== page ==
One of the most satisfying camera angles to watch Mr. Depailler doing his magic with the Tyrrell 008 — the last Tyrrell he ever drove.
What I especially like about this footage, aside from the obvious, is that it’s pretty easy to spot why Formula 1 was so dangerous back then, even in 1978. You get the “kart feeling” and instability just by watching the action, except the speeds are as mental as todays’.
Ayrton Senna, Niki Lauda, Fittipaldi and many other F1 champions drive the Mercedes 190E in the inaugural race of Saloon Car Racing. Senna was a rookie at the time, and still managed to take 1st place away from the masters.
“The King of Rock and Roll drives the first McLaren – the Elva M1A group 7 car – in this scene from his 1966 film Spinout. In the clip, found for us by McLaren Design and Development Director, and all round legend, Neil Oatley.
The car itself was apparently raced in the UK and the US by Graham Hill. But here it’s Elvis doing the driving (well, some of it – special effects weren’t quite as good back then!). The gold car, bearing number 5, makes its first appearance at 1:07 secs on the video.
Fashions may have changed since the film was made 45 years ago, but some things stay the same. When Elvis says “that car’s something else,” he’s told: “Imagination built this car and it takes imagination to drive it.”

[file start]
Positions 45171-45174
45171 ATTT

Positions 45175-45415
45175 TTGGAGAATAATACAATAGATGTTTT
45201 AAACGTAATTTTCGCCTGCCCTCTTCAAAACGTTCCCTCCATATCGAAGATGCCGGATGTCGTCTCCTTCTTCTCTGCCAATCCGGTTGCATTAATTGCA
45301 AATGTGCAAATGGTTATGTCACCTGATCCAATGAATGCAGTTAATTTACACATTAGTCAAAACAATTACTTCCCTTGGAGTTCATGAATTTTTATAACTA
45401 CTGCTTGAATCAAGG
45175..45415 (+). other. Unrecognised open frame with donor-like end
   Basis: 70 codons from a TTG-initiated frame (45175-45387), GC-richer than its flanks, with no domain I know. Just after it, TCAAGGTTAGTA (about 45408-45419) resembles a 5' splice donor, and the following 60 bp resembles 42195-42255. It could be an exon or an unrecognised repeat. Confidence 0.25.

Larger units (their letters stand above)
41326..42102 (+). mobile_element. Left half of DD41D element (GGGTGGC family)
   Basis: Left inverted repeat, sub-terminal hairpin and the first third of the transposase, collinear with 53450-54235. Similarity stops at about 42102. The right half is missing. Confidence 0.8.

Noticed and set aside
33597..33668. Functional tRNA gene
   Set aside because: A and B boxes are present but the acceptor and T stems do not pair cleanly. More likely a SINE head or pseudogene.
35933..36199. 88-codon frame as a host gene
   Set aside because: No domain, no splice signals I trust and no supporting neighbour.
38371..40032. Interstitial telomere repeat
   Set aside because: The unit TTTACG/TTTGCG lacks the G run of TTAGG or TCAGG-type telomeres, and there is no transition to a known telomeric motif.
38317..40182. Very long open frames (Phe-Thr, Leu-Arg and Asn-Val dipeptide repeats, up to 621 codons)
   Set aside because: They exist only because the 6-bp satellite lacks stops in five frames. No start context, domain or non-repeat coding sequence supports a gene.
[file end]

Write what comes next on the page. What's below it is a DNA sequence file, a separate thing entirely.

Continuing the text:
Watch this. It is mandatory. Mr. Old Valves tells you to.
Where else can you see 5 to 20 million dollar cars racing as flat out as they can, when they’re only half a dozen of a particular car left on the planet, just for the sake of reviving the magic of the 60’s, when money didn’t matter?
I had never seen a Ferrari 250 GTO racing as hard as this. Only in the rare footage I find of the 60’s Targa Florio, here and there, obviously. There is a lot of will power in Goodwood Revival, and that’s just proper racing philosophy.
This makes me smile a lot. One more reason to love Nick Mason, actually.
Jaguar D Type onboard lap at Le Mans (1956), with Mike Hawthorn
Carrying on with the onboard Le Mans series, this is some amazing footage (not rare anymore though) of Mike Hawthorn describing a Le Mans lap — with traffic on the road! Obviously he couldn’t go flat out, but the traffic factor just adds to the vintage feeling that this isn’t going to happen anymore.
A wonderful short movie by Jean Louis Mourey (1990) filled with extremely manly inboard and outboard (outboard?) action of the monster that was the 405 T16, as well as anything else with T16 after its name, which might include one Terminator or two.